Outrunning Parkinson’s: Exercise slows progression of movement disorders

Ray Redmond of Warren punches a bag while working out during an exercise class designed for people with movement disorders such as Parkinson’s disease at St. Joe’s at the Mall. Classes meet at 11 a.m. Mondays, Wednesdays and Fridays. Staff photo / R. Michael Semple

NILES — After slipping on the gloves, Linda Bliven of Bazetta went a couple of rounds with a punching bag.

Boxing is one of the circuits in her thrice-weekly exercise class at St. Joe’s at the Mall designed for Parkinson’s disease patients.

“Medication only covers the symptoms. The exercise can actually slow down the progression of the disease,” Bliven said. “I honestly didn’t know how bad I felt until I felt better.”

Bliven, 71, was diagnosed with Parkinson’s about a year and a half ago. “They told me the best thing is exercise. It does help. I have more stamina. It’s good for my balance.”

The Parkinson’s exercise program started as an offshoot of a seniors exercise class at St. Joe’s at the Mall, Shirley Lisk, site manager, said. A woman in the exercise class asked if she could bring her husband, who had been diagnosed with Parkinson’s disease. She brought him and other people in his Parkinson’s support group, Lisk said.

St. Joe’s began a program specifically designed around Parkinson’s disease because “we saw the need in the community,” Lisk said. It is the only Parkinson’s exercise class in the area held three times per week, she said. Classes meet at 11 a.m. Mondays, Wednesdays and Fridays.

A year and a half ago, St. Joe’s at the Mall brought certified occupational therapy assistant Lisa Leek-Pisoni of Howland aboard.

“The No. 1 thing you can do to battle the symptoms of Parkinson’s is to exercise, especially cardiovascular,” Leek-Pisoni said. Exercise increases the amount of dopamine the body produces. The naturally occurring chemical is required for movement.

The exercises focus on big movements. Parkinson’s patients tend to move less and less, make smaller movements and shuffle instead of walk. Big movements combat that tendency, she said.

The group even encourages shouting since the voices of Parkinson’s patients tend to grow softer.

“The point is to go big. The exercises are large movements… We do big voices… We do a lot of breathing to expand lung capacity,” she said.

Sue Dagan, 70, a housewife from Mecca, said she began the program about a year ago, shortly after being diagnosed.

“I just couldn’t keep up in a regular aerobics class,” she said. “I’m definitely doing better with my balance. It’s been good for me.”

Plus, the Parkinson exercise class involves her with classmates who know firsthand the challenges she faces. It makes for great camaraderie, she said. “It’s easy to talk to someone with the same experiences as you do.”

While she exercises with the Parkinson group, her husband works out next door.

Joe Costello, 71, of Girard, a retired maintenance man, said he was diagnosed with Parkinson’s disease in 2014, but has only been part of the exercise class for the last six months.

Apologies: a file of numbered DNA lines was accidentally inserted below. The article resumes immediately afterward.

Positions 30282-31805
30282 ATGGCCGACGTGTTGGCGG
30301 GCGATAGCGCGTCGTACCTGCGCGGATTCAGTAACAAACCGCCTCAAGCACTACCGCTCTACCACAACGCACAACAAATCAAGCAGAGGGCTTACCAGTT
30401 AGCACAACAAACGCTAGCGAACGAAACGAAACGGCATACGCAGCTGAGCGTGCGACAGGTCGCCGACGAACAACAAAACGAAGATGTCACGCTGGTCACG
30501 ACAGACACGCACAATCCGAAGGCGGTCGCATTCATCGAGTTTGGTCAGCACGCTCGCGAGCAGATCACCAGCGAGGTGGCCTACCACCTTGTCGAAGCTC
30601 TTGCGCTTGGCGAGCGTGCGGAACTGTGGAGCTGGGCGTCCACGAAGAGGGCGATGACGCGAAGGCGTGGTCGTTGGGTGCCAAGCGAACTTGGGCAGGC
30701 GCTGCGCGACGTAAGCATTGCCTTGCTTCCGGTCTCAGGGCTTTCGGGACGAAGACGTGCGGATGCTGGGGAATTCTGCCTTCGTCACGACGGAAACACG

“I heard about it. It’s pretty good,” Costello said. “It seems like I don’t fall as much.”

Leek-Pisoni started out in physical therapy, then became an exercise therapist before moving on to occupational therapy. Being certified in all three forms of therapy help her produce a balanced Parkinson’s workout, she said.

She said she uses a movement-based program developed by Dr. Becky Farley, a physical therapist, researcher and founder of Parkinson Wellness Recovery — PWR — called PWR!Moves. Exercises are designed to build balance, flexibility, stability and muscle control.

“We do different things on different days,” she said.

The class works out with dumbbells, exercise machines, stretches, ropes and a Theracycle therapy bicycle purchased by the St. Joe’s Warren Hospital Auxiliary and the MercyHealth Foundation. Some days, there are resistance exercises focused on building stability muscles; some days there are exercises done with a chair to focus on balance.

“The number one fear of Parkinson patients is falling,” Leek-Pisoni said.

One of the exercises has patients standing with their back to a wall, taking a resistance band in each hand and stretching it as far forward as possible. “The strengthening stretch builds up the stabilizer muscles and gets people prepared to to catch themselves when they start to fall,” she said.

Boxing is the best exercise for a person with Parkinson’s disease because it addresses so many of the needs, she said.

There’s a pattern to the movements, and it strengthens multiple muscle groups, and works on balance. Plus the impact of hitting something sends impulses to the brain that release natural chemicals that help with all of it. Plus, it helps release anger and frustration.

St. Joe’s at the Mall has a punching bag. There are Parkinson boxing programs at places like Hillside Rehabilitation Hospital, the Davis Family YMCA at St. Elizabeth Boardman Hospital and the Rock Steady Boxing program at VSN Fitness in Boardman, Lisk said.

“There are limited resources for people with Parkinson’s,” Lisk said. Finding an exercise class to fight against the progressive disease is essential, she said.



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